Whether Marie Antoinette actually had any sympathy for her unfortunate people – and it would appear she might have from a comment she DID make, “It is quite certain that in seeing the people who treat us so well despite their own misfortune, we are more obliged than ever to work hard for their happiness” – the French revolutionaries and history did not treat her so kindly and she felt the sharp bite of the guillotine blade in 1793.

Some 200 years later, and the poor and the destitute still roam the streets of Paris and still look for succour and relief from the more affluent.  On the Champs Elysees, one of Europe’s wealthiest shopping streets, the glittering facades of Mercedes Benz, Louis Vuitton and the House of Guerlain entice you to browse and exclaim at the prices. While just around the corner in the Avenue Montaigne and Rue Faubourg Saint-Honoré the fashion houses such as Christian Dior, Chanel and Versace have no need to display price tags – because if you need to ask, ‘How much?’ you can’t afford it!

In amongst all of this showy extravagance, there are people who sit silently, holding up a paper cup in which there are a few small coins; their clothes more shabby chic than haute couture; or else they prostrate themselves, remaining motionless, their faces hidden. Yet they somehow blend into the scene,  almost invisible to the thousands of shoppers and tourists who manage to skillfully sidestep them without looking or pausing.

In 2011, these ‘delinquents’, as described by the French authorities, were controversially banned from approaching and ‘pestering’ people in several of the cities high profile areas but on a recent visit to the city, it was obvious that this was either being ignored or circumvented, and  I was presented with a moral dilemma that I hadn’t anticipated – to give or not to give?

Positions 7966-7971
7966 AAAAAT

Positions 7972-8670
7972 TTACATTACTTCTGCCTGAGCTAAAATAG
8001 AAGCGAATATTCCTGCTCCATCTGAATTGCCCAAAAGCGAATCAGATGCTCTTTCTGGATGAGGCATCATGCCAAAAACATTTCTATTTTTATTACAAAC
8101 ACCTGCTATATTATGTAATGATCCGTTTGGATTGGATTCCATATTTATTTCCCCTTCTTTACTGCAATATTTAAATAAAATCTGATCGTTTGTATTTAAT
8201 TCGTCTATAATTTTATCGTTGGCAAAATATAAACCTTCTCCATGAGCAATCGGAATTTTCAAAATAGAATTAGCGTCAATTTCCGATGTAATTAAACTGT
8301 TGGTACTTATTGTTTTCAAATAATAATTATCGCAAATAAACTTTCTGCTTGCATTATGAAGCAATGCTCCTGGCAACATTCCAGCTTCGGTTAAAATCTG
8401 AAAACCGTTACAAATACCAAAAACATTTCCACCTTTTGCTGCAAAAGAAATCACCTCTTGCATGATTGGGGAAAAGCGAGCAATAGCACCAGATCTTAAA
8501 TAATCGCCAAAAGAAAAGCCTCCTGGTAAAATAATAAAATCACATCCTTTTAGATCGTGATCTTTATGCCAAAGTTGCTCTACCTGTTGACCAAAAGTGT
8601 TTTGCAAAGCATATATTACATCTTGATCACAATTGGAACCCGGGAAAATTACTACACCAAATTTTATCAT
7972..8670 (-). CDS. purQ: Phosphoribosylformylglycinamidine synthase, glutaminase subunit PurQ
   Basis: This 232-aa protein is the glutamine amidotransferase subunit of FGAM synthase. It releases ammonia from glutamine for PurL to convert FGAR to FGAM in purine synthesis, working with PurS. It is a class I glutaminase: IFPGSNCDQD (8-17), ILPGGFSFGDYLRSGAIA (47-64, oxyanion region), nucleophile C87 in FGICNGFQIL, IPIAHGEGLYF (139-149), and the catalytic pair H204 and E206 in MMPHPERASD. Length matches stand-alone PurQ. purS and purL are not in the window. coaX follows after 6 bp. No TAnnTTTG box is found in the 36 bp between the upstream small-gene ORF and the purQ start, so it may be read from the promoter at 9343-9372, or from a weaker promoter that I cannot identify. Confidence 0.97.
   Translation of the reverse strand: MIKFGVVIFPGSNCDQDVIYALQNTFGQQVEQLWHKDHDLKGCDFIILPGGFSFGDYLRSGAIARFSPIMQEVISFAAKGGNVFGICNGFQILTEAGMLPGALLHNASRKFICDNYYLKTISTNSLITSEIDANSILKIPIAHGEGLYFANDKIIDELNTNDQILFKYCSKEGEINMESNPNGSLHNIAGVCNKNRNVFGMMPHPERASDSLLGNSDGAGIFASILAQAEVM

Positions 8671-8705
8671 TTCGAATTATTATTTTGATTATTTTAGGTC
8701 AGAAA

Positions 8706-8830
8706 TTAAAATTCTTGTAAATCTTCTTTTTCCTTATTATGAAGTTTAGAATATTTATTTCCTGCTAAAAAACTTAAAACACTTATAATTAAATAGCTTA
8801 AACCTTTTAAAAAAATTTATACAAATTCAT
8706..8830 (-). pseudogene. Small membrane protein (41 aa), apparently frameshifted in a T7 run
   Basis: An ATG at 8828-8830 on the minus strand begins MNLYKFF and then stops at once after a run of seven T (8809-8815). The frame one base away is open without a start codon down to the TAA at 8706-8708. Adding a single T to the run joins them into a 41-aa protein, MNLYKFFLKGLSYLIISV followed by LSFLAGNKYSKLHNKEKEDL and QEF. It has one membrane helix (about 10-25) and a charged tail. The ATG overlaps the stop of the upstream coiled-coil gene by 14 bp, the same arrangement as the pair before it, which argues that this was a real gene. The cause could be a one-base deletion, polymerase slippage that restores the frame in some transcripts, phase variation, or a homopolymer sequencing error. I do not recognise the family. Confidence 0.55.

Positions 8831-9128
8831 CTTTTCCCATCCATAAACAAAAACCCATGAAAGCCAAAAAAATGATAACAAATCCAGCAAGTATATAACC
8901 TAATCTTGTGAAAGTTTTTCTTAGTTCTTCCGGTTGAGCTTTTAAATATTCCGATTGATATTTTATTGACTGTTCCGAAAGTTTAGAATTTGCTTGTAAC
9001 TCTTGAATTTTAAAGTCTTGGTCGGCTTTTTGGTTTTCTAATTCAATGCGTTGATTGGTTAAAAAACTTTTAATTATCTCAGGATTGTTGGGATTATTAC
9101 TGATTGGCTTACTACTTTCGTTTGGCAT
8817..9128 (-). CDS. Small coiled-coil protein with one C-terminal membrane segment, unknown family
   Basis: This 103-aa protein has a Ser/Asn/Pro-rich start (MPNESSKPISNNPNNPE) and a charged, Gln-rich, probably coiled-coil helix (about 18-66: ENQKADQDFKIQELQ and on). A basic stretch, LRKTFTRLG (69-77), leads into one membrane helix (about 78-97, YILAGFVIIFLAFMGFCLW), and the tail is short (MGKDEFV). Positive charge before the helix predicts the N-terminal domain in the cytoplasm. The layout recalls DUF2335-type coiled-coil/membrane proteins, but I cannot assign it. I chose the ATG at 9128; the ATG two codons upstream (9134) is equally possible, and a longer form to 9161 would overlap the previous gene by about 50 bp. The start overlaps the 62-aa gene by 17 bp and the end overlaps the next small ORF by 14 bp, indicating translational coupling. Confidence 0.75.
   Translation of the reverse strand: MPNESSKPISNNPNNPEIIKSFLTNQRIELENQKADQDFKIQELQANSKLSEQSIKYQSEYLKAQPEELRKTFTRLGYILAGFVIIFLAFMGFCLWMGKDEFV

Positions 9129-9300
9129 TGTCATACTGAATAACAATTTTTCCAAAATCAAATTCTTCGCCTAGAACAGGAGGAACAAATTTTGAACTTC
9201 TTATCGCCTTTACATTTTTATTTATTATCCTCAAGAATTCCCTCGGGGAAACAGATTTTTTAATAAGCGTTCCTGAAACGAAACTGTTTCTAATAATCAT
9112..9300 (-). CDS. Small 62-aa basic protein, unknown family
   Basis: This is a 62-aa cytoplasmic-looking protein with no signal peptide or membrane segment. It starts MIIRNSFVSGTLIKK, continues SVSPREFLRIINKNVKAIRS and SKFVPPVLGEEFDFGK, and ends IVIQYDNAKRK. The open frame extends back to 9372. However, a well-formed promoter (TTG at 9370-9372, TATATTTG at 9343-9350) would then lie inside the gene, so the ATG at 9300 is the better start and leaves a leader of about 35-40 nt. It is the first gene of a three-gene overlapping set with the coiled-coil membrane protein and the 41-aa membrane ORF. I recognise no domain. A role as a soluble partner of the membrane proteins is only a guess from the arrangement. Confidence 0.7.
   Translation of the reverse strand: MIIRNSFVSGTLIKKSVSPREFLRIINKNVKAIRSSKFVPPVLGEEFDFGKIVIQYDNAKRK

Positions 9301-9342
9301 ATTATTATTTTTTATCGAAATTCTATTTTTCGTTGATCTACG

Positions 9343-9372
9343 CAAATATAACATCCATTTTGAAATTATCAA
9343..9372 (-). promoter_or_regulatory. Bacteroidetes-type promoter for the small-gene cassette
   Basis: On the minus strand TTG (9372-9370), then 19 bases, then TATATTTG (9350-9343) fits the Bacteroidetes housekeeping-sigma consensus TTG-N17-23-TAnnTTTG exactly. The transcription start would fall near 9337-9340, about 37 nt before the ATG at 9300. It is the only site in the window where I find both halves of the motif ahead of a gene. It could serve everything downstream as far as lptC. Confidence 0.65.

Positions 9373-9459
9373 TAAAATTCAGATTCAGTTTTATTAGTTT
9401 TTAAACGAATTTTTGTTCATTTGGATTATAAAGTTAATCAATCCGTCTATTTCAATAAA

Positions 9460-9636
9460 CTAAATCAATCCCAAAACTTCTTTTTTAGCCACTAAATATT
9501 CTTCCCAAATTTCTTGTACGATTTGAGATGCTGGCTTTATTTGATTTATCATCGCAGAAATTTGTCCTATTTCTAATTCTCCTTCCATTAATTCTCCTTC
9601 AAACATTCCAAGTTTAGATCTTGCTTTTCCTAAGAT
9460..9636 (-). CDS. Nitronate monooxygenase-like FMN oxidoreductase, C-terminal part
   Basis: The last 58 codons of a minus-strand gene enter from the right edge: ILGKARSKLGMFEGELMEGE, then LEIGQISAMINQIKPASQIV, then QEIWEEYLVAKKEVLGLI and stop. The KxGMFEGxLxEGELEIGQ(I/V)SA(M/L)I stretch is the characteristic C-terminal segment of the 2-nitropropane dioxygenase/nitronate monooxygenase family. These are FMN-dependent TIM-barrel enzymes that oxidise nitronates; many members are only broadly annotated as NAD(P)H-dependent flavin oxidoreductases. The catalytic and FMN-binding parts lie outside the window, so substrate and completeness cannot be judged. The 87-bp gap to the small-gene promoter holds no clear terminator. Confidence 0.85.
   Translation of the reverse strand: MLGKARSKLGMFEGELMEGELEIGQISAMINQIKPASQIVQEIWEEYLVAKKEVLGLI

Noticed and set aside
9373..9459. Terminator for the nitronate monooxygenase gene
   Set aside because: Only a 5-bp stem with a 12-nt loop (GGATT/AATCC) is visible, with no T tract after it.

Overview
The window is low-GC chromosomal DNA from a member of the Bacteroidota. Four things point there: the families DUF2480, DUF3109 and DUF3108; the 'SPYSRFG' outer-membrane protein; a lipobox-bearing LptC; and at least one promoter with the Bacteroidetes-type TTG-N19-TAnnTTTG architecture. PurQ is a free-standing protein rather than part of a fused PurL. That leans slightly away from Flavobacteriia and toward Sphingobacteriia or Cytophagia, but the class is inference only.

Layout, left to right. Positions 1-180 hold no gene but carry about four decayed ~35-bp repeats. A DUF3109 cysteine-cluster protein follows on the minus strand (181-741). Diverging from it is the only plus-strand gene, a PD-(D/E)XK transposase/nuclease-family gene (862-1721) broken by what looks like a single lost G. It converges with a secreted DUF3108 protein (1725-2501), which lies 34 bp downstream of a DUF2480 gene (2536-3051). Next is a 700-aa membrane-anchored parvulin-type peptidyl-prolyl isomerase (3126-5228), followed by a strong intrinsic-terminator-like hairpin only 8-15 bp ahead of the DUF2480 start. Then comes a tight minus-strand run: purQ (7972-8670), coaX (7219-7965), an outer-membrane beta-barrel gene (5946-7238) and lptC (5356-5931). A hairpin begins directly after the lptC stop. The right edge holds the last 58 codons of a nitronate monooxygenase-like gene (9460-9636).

Begging on the streets of Paris

Begging on the streets of Paris*

My initial reaction was that here were people in need, but at the same time I was aware of the stories of ‘professional beggars’ who made a good living scamming tourists. Indeed, the woman who dropped a ‘gold’ ring at my husband’s feet as we crossed a bridge over the Seine and exclaimed that it was our lucky day and perhaps we could reward her for pointing it out, got short shrift, especially when we observed her and her partner waiting to pull off the same trick on the next hapless tourist. There were also the youngsters, who thrust a clipboard under my nose near the Louvre on which there was a unnamed charitable petition sheet, which they urged me to sign and to donate €10 or €20 to help deaf-mute children, but which I regretfully declined,

At the same time there seemed to be so many that might legitimately be in need of assistance to simply afford their next meal while others might simply slip away at the end of the day and drive back home to their families in the suburbs – how was I to know which was which without being judgemental?

In the middle of these deliberations two bible verses came to mind,

Give to the one who begs from you, and do not refuse the one who would borrow from you.
Matthew 5:42


Each one must give as he has decided in his heart, not reluctantly or under compulsion, for God loves a cheerful giver.
2 Corinthians 9:7

It would of course be easy to not make any judgement at all and to give to each and every one, but realistically this wasn’t possible. Or to give to nobody, thus avoiding fear of discrimination, and also making me a miserable non-giver! In the end I came to a compromise, which wasn’t wholly satisfactory, but which I hoped meant that at least there was a fair chance that it benefited some – that is, I would keep the coins that we had gathered over the week in my pocket, and without checking would drop a handful into the proffered cups as they appeared, until my pocket was empty… as I said, an unsatisfactory compromise, because I knew I would be unable to use the coins once home, but it was a the option I went with

I am curious, therefore, as to what others feel or do in these situations. Perhaps you could let me know?

On a similar note, because unfortunately it is often the appearance of the person that goes towards our decision-making as to who we might help, this experiment, filmed on the streets of Paris reveals some interesting but not unsurprising attitudes. Please be aware that some of the comments made on this YouTube video are quite forthright: Les Poids des Apparences/The Importance of Appearances Experiment